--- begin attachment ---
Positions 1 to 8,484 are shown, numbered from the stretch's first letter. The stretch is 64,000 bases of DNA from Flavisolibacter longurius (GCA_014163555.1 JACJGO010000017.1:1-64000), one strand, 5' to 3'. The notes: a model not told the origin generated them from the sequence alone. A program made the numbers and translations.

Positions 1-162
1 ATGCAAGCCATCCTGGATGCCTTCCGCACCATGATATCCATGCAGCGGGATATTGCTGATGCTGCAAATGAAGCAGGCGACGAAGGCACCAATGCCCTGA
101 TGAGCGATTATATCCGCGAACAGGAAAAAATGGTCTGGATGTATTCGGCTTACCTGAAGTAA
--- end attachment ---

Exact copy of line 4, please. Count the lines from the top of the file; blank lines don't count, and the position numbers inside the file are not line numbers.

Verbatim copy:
101 TGAGCGATTATATCCGCGAACAGGAAAAAATGGTCTGGATGTATTCGGCTTACCTGAAGTAA